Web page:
What Would It Mean to Win?
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Connecting some of the more remarkable events of the last decade—including the rioting in Oaxaca and in the outskirts of Paris and the modern crises of neoliberalism—this critical analysis suggests new strategies for the progressive Left and that forward-moving change is possible. It examines the concept that movements generally develop at times of acceleration and expansion, but ultimately naturally slow down without consideration of their actual effects—stifling new developments, suppressing the emergence of new forms of politics, or failing to see other possible directions. Global in scope and including writings from Leftist struggles, victories, and defeats, this collection of essays ponders the possibility of a winning movement with lasting change and presents opportunities in all corners of the world.
again, nudge it in a new direction. “To recognise the limits of a particular moment or phase of struggle does not have to imply an inability to move beyond it.” Just the contrary: we must do everything we can to find a way forward. This cannot be done by laying down a new line. Even if we wanted to, there is no one who could do it. The articles in this collection are contributions to a discussion. They share a common concern, but not a common solution. They are all prompted by the question of
it’s pretty much true for any class struggle in any society. In some ways increased flexibility and mobility in and out of work do make organising harder. But not impossible, and, in fact, the IWW has been the only union organising in many ‘flexible’ workplaces (independently contracted computer workers, transportation workers, etc.). But despite these changes in the composition of the class, our model of organisation doesn’t vary much. What is solidarity unionism and how does it relate to other
sometimes hard to engage with a collection of texts which is too polished. You’ve no sooner exclaimed, ‘that’s wrong, I don’t agree with that at all!’ or ‘but what about X?’, than the author’s anticipated your objection in a footnote, or else the editors have directed you to another article which plugs the gap. On the other hand, rough edges provide handholds, something to grab onto. They provide a way into arguments. Maybe you’ll pull at a loose end and everything will unravel. But perhaps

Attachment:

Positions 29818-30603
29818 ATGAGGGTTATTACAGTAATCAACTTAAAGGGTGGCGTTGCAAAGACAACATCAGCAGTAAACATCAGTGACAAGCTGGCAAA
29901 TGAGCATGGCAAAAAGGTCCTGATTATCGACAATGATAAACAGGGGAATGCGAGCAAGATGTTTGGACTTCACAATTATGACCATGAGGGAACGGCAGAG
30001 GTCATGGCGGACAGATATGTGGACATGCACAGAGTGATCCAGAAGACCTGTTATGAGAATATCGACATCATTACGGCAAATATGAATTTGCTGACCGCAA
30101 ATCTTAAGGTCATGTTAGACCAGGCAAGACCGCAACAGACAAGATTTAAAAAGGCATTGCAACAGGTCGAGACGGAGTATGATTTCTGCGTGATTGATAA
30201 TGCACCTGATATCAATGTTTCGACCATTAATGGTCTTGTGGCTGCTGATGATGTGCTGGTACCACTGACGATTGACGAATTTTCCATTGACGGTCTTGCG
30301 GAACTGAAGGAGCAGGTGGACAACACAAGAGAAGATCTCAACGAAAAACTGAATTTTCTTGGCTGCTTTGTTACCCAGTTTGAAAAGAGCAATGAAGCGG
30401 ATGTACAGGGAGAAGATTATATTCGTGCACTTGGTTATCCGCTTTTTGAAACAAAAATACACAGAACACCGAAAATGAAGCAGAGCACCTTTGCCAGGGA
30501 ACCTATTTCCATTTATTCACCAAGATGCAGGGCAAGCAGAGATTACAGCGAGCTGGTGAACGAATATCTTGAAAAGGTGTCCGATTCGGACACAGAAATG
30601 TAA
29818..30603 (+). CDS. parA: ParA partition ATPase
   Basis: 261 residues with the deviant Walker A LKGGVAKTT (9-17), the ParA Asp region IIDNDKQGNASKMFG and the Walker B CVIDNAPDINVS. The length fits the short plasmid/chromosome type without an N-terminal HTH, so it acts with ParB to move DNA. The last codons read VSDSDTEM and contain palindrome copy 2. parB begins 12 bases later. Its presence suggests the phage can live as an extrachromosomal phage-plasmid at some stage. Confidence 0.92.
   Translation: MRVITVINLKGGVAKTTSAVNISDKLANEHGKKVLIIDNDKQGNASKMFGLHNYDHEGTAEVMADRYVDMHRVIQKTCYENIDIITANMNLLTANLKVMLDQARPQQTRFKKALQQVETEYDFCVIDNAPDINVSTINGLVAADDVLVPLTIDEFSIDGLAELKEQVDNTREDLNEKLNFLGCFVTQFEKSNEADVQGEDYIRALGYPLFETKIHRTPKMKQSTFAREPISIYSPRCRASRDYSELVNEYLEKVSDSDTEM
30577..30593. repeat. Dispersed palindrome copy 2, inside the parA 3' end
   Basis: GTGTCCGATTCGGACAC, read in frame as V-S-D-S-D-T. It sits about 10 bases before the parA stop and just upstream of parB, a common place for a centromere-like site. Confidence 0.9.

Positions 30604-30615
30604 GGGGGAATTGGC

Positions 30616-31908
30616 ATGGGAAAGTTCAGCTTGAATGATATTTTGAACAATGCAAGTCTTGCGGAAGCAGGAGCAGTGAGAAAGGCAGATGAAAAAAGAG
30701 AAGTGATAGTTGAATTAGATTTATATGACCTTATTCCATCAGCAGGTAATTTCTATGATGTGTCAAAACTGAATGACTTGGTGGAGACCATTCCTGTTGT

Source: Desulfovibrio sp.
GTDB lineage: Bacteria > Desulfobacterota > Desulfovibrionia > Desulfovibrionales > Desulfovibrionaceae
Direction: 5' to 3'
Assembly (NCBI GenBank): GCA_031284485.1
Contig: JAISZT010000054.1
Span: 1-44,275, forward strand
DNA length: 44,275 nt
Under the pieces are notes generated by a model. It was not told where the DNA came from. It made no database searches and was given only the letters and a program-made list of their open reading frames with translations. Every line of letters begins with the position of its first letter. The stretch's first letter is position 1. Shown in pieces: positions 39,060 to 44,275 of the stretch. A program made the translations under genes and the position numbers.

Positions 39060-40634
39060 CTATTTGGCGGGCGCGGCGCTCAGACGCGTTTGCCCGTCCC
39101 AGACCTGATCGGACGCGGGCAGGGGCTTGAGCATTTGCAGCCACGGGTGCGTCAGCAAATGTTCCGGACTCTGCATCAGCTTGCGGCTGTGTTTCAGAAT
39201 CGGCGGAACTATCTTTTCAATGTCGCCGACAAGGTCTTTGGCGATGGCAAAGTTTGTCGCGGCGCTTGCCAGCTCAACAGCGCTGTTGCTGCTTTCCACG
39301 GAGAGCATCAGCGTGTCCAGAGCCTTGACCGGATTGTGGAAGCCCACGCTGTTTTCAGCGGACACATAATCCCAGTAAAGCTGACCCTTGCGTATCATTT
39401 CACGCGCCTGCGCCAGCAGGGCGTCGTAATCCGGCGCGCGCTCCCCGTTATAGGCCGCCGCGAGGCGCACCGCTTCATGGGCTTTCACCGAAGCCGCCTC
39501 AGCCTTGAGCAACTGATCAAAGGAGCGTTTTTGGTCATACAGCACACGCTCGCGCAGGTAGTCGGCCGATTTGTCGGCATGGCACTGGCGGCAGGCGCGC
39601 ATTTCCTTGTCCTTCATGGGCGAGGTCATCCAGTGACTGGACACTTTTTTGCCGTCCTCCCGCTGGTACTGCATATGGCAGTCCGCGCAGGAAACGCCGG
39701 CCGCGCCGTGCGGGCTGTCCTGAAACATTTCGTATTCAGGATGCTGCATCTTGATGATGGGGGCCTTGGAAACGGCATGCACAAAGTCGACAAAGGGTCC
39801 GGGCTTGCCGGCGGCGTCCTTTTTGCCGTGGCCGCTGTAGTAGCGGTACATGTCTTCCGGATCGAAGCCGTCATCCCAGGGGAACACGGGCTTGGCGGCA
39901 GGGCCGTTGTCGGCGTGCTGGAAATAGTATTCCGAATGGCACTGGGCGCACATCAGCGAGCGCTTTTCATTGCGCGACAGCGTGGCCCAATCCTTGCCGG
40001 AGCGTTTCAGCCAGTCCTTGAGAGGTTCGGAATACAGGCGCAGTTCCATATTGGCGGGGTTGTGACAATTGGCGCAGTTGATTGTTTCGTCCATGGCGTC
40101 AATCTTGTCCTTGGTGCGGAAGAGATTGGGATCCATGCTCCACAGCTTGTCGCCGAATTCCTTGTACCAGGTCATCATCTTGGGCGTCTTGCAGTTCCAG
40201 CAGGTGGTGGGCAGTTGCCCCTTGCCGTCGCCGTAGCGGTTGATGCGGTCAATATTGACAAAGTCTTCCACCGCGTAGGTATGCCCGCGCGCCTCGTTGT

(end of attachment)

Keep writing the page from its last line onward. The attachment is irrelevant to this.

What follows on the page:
allows average wages to be kept low. In the process of selling our time, we do not only generate enough ‘wealth’ to cover that received in our wages, but also a surplus which is appropriated. ‘Capital’ is the name of both this relation of exploitation, as well as one pole within it. Once locked inside this relation, there is a constant attempt on behalf of capital to increase the surplus extracted. This happens through increasing the length of the average working day: cutting back on holiday
save capitalism from itself, whilst simultaneously heading off efforts by workers and the Left to bring about more systemic change. Doing so, however, involved granting workers considerable concessions which improved their lot vis-à-vis capital. The welfare state was invested in, a minimum wage introduced, and real wages rose. Although different in composition to that which preceded it, out of this New Deal Keynesianism again arose a politically strong and demanding working class, to which the